If you’re a great storyteller, then you can also become a good salesperson. Storytelling and marketing go hand in hand. Great stories are those that teach people how something can benefit them. If they are going to pay for your products, they’ll want to know why it deserves a slot in their budget. People want to be sure that they are doing the right thing. Your stories can help them make that decision.
Storytelling is one of the most important strategies that competitive insurance marketing companies use to sell insurance policies. Once people become aware of the impact of a life-changing event in their lives, they’ll gladly take up an insurance company’s offer. They’ll want to protect their families from the financial burden of unemployment, catastrophes, and health emergencies. This is why stories are essential in selling products such as insurance policies. They have the convincing power to close a deal.
Facts vs. Stories
Facts are important. They are empirical evidence of why people need to buy your products. Explaining the features of a product makes you look smart and in charge. They are important details of why a customer would want to buy your products. But what many companies don’t see is that facts can also be the reason customers feel intimidated. They may sometimes make a seller look and sound arrogant and unlikeable.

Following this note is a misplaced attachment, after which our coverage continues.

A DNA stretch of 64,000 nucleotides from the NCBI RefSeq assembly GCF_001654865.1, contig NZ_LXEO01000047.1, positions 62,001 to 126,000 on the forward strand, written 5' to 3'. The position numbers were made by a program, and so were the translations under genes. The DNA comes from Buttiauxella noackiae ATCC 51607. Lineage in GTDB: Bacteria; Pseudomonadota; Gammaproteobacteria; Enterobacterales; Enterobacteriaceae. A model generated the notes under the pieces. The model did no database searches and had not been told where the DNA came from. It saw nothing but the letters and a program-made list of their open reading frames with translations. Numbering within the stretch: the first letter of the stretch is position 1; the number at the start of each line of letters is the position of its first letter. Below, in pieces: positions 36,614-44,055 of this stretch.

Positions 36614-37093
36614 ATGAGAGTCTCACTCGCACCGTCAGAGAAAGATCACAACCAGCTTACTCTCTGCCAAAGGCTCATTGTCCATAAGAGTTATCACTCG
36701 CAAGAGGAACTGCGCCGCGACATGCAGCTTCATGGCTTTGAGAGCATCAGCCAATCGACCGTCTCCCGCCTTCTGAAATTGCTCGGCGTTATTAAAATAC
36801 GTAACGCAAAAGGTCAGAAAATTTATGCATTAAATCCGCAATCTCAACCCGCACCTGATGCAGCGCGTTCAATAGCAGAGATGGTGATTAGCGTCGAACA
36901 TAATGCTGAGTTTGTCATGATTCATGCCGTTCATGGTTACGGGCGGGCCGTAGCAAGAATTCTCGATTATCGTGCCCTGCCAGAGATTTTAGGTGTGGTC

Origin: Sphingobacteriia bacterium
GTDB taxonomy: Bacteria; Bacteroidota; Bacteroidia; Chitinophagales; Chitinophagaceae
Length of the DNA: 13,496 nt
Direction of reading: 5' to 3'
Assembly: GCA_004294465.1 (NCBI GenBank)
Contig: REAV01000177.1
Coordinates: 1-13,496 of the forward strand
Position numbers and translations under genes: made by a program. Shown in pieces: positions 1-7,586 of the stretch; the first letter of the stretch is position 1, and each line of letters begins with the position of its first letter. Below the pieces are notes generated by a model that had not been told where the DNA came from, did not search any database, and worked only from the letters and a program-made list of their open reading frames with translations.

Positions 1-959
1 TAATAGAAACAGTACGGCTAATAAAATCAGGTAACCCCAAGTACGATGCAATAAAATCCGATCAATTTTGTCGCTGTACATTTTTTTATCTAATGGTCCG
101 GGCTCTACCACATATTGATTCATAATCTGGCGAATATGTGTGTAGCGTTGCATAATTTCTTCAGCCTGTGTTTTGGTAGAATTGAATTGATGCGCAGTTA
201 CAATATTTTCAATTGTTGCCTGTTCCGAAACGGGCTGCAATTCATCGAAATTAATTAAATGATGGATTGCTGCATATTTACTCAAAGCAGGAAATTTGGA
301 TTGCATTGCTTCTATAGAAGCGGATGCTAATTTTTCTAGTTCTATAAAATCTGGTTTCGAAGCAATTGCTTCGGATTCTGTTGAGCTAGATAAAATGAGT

Why do you think you have a better chance of buying from a friendly salesperson than someone who explains the features of a product like a robot? Why does someone who smiles a lot sells more than someone who knows the product inside out? Why are friendly conversations more valuable?
Facts do not engage emotions. Customers are highly emotional. They make purchase decisions based on how they feel about a product or service. If they feel that they need a product or service, it is easier to convince them to part ways with their money. But guiding them to that ultimate decision takes time and perseverance. Above all, it takes stories to get them there.
Stories allow customers to see how a product or service can impact their lives. If they are going to pay hundreds of dollars for a product, they want to know that this is worth it. They want this product to add value to their lives, families, and homes. Without the promise of this value, you are not going to be successful at convincing them.
As a salesperson, you should connect with your customers’ emotions. People buy with their emotions and justify that purchase with logic. If you want to sell insurance, for example, you have to first highlight what the insurance can do for the customers and their families. Only after you’ve planted that need for insurance will you close the deal with facts and evidence. This is how you can maximize your connection to a customer.
Everyone has a personal story that will help attract customers. You might have your own story to share. If you are willing to tell your story of personal loss or financial gain, be prepared to open up to a customer. Be genuine and sincere to your customers.